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Col. Deaner

Wofford in the military: Col. Loretta Deaner '83

The best she can be

Col. Loretta Woods Deaner ’83, now retired, vividly remembers the be-all-you-can-be U.S. Army recruiting commercials from when she was a teenager.

“When they said, ‘We do more before 9 a.m. than most people do all day,’ I knew it was the career for me. Since high school, my goal was to serve in the Army.”

Deaner did just that. She participated in ROTC at Wofford and received her commission in 1983. Assigned to the Corps of Engineers, she spent most of her career stateside. First at Fort Belvoir in Virginia, her duty stations included Fort Hood, Texas; Fort Riley, Kan.; Southern University, New Orleans, La.; Fort McPherson, Ga.; Fort Riley, Kan.; the Army Engineer School, Fort Leonard Wood, Mo.; the Pentagon, Washington, D.C.; and Fort Buchanan, Puerto Rico. 

“One high point of my career was to be assigned as the first woman commander of a combat engineer unit in Puerto Rico,” she says. “We deployed in support of Iraqi Freedom in 2003.”

In 2007, while assigned to Fort Leonard Wood, Deaner was diagnosed with breast cancer. She returned to the Pentagon to receive medical treatment from the Bethesda Navy Medical Center. Deaner continued to serve until her final Army assignment in the Reserve as the director of installation management back at Fort Belvoir, where it all started.

“I’m a survivor!” she says referring to her battle with breast cancer, but Deaner’s story shows that she’s been preparing for that role her whole life.

Deaner came from a loving and strong family with humble means. She didn’t have many family role models who had gone to college or pursued careers in the military, but she knew that both paths would lead her to economic security and a fulfilling life.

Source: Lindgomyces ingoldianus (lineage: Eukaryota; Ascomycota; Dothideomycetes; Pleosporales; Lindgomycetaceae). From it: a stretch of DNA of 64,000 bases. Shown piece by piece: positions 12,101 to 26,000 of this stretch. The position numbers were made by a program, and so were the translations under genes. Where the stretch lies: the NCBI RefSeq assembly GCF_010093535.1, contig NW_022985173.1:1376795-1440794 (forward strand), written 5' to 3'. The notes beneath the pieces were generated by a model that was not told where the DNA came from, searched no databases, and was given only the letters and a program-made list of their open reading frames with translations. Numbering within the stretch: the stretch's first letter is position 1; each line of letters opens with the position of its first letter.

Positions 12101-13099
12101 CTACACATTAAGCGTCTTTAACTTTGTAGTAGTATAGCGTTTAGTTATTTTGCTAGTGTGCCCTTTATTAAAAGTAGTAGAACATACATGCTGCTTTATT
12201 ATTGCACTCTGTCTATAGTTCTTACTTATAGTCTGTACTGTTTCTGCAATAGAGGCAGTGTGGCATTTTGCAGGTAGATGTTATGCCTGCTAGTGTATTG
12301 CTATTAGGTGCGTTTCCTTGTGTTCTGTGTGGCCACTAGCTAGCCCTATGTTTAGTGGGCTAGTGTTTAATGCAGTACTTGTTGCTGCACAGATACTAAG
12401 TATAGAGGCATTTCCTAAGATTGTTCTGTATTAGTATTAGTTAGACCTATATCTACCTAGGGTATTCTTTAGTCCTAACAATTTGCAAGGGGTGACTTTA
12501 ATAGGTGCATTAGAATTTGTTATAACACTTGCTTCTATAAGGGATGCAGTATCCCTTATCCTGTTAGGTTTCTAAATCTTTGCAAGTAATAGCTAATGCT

As one of the early residential women students to attend Wofford and a minority student, the road was challenging.

“During my years at Wofford, black students didn’t really have a support system,” she says. “It was very difficult, and I learned that I had to toughen up, but that was par for the course in the military.” 

Deaner found herself in the minority again in the Army Corps of Engineers. She started out in topographic and cartographic engineering before moving to combat heavy engineer assignments. She served the second half of her career assigned to senior staff positions and focused on military facilities.

“My first assignment in the Army was not easy. Women were not accepted, and my boss didn’t accept me. If not for the people I worked with, I wouldn’t have made it,” she says. “By my sixth year in the military, I finally began to feel comfortable wearing the uniform.”

Deaner was the only woman in her Engineer Officer Advanced Course. “Even after a decade in the military, I still faced the disbelief that very few women were in the Engineer branch. As the years went on, however, things started to change. More women were assigned and remained in the Corps of Engineers.” “I knew the person I was,” she says.

“I knew as long as I was strong on the inside, nothing could touch me. Being broken was not an option.”

Regardless of where she was stationed, Deaner also found opportunities to become involved in the lives of children in need of extra support. She mentored youth while she was at Wofford and continued to do so while she served in the Army. During the early years of her career, she volunteered as a Big Sister. Later, she became a guardian ad litem. After retirement, she started a nonprofit to assist youth who had been in the foster care system. She lives a busy lifestyle, but is never too busy to help a child. As she works on a doctorate degree at the University of Maryland University College, Deaner continues to help at-risk youth. Last year she adopted a baby, Aiden. He had been living on the streets with his homeless mother.

Although now retired, Deaner still lives that 1970s Army commercial.

“Now,” she says, “I’m trying to be the best mom I can be."

By Jo Ann Mitchell Brasington ’89